Our vision for the Drama Curriculum at Stanborough is to engage students in worldwide issues in an inspiring and impactful way to provoke thought, whilst gaining confidence and soft skills such as communication and co-operation which they can utilise effectively throughout their time at Stanborough and beyond.
What will students study?
In Key Stage 3 students study drama once every two weeks from Year 8.
Topics they will study are:
- Introduction to Drama and Scripts where they will develop their teamwork, communication, soft skills and understanding of elements in Drama.
- Theatre Roles, looking into the different roles needed in Theatre to make it successful such as costume design, sound design, and lighting design and directing.
- Introduction to Scripts which explores different types of scripts, their formats and how they should be performed.
- ‘Teenage Runaways’ a topic which explores naturalistic acting enhancing audience impact and empathy using documentary theatre.
- WW2 which helps explore history, as well as empathy when creating characters, looking at how to create impact on audiences.
- Comedy and Commedia Dell ‘Arte and understanding the history of Theatre through comedic role play and improvisation
In Years 10-11 students study GCSE Drama, following the Edexcel specification in three components
- Component 1: Devising (40% internal assessment) Students will create and develop their own performance starting from a given stimulus. This is assessed on a student’s rehearsal, performance and a written/recorded evaluation.
- Component 2: Scripted (20% external performance exam) Students will perform two key extracts from a performance text. This is assessed by a visiting examiner.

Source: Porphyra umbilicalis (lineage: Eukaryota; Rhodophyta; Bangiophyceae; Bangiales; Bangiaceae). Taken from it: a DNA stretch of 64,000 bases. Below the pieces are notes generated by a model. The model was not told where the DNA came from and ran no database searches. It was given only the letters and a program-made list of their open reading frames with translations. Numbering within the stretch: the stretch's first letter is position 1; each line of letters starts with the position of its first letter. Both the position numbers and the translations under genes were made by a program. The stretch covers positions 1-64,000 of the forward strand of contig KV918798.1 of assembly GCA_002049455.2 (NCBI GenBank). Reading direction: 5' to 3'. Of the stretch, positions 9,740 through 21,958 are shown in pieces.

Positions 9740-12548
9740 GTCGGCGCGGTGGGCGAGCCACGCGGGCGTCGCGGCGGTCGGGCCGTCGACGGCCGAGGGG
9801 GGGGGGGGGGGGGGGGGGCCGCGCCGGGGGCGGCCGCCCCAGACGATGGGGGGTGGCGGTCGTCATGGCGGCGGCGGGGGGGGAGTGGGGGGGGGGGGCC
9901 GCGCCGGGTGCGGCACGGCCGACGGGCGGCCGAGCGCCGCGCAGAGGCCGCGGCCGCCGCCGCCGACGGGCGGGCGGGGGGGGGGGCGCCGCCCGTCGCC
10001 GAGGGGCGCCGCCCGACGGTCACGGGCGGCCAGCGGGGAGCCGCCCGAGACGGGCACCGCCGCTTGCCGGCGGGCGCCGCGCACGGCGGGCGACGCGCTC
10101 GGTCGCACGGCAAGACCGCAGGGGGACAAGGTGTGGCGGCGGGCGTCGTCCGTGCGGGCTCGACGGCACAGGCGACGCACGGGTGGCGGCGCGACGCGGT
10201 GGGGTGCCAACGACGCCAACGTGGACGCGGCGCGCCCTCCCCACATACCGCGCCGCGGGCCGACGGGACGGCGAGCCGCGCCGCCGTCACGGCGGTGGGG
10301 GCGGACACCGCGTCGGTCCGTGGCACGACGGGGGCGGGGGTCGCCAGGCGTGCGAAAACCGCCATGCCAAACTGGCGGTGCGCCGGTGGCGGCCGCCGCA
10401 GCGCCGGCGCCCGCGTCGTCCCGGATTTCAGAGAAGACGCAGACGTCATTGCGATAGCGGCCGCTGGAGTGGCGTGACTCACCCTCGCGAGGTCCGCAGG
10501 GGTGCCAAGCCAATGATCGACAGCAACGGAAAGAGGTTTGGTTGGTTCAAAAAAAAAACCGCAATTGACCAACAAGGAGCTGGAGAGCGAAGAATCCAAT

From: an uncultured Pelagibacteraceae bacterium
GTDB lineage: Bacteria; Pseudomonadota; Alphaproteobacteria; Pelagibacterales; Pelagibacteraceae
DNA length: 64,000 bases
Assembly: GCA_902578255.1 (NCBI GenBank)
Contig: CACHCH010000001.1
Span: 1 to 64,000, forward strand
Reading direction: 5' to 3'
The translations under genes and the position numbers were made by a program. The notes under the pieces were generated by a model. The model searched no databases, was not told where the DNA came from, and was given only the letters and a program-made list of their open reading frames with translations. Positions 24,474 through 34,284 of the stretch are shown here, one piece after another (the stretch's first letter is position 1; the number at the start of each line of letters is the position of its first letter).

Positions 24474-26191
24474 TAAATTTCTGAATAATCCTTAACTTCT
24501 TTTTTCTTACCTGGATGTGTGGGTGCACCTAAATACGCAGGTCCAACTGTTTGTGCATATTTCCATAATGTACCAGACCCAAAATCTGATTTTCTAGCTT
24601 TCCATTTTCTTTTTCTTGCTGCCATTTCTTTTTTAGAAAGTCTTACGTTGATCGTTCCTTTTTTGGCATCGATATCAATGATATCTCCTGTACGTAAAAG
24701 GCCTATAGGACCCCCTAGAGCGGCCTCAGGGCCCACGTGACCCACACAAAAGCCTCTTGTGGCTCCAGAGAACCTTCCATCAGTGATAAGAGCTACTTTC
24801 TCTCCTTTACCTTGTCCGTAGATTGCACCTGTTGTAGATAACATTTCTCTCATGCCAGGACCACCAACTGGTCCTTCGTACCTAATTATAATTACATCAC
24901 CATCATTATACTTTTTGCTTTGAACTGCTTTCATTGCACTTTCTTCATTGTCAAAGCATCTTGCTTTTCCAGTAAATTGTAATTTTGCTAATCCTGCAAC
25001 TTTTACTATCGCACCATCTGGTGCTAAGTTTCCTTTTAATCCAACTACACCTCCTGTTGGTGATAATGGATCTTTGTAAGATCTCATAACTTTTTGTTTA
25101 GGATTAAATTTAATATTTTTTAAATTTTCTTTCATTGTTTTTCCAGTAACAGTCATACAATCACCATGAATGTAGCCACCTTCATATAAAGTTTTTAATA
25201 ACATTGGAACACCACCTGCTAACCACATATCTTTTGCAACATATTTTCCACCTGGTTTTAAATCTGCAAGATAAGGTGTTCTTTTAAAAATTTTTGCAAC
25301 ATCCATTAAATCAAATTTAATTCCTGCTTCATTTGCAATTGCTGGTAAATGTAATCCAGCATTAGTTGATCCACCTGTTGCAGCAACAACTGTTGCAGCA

- Component 3: Theatre Makers in Practice (40% external written exam) Students will study a set text (The Crucible) as a director, actor and designer and have to answer a sequence of questions in the exam. They will also have to write about one of the live theatre productions they have been to see.
In all three components we approach the work from a practical perspective first; allowing students to fully experience how playwrights, actors and designers communicate their intentions, as they then move on to create their own work and interpret the work of professionals.
In Years 12-13 students study A-level Drama, following the Edexcel specification in three components similarly to GCSE.
- Component 1: Devising (40% internal assessment) Students will create and develop their own devised piece in response to a key extract from a performance text and the work and ideas of a theatre practitioner. This work is assessed on a student’s rehearsal, performance and a written/recorded evaluation.
- Component 2: Text in Performance (20% external performance exam) Students will perform a key extract from a performance text as a group and then either a monologue or duologue from a different performance text. This is assessed by a visiting examiner.